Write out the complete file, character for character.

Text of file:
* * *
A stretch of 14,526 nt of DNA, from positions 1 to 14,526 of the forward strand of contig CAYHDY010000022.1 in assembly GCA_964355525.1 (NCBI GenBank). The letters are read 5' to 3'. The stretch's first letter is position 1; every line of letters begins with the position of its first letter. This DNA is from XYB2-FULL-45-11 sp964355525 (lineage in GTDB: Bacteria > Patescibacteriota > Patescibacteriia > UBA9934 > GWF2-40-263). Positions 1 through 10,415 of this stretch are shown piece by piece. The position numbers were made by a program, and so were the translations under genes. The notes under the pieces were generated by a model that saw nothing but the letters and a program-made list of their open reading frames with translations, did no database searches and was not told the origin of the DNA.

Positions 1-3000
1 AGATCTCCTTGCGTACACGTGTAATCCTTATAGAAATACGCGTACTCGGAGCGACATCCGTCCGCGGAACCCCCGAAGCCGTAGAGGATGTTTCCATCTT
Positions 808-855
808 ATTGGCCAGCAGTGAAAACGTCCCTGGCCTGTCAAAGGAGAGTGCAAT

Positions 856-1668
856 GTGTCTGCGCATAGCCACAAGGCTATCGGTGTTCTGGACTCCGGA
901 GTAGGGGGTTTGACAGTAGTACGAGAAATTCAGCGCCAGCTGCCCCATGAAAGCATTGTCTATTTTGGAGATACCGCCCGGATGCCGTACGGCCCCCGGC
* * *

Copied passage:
A stretch of 14,526 nt of DNA, from positions 1 to 14,526 of the forward strand of contig CAYHDY010000022.1 in assembly GCA_964355525.1 (NCBI GenBank). The letters are read 5' to 3'. The stretch's first letter is position 1; every line of letters begins with the position of its first letter. This DNA is from XYB2-FULL-45-11 sp964355525 (lineage in GTDB: Bacteria > Patescibacteriota > Patescibacteriia > UBA9934 > GWF2-40-263). Positions 1 through 10,415 of this stretch are shown piece by piece. The position numbers were made by a program, and so were the translations under genes. The notes under the pieces were generated by a model that saw nothing but the letters and a program-made list of their open reading frames with translations, did no database searches and was not told the origin of the DNA.

Positions 1-3000
1 AGATCTCCTTGCGTACACGTGTAATCCTTATAGAAATACGCGTACTCGGAGCGACATCCGTCCGCGGAACCCCCGAAGCCGTAGAGGATGTTTCCATCTT
Positions 808-855
808 ATTGGCCAGCAGTGAAAACGTCCCTGGCCTGTCAAAGGAGAGTGCAAT

Positions 856-1668
856 GTGTCTGCGCATAGCCACAAGGCTATCGGTGTTCTGGACTCCGGA
901 GTAGGGGGTTTGACAGTAGTACGAGAAATTCAGCGCCAGCTGCCCCATGAAAGCATTGTCTATTTTGGAGATACCGCCCGGATGCCGTACGGCCCCCGGC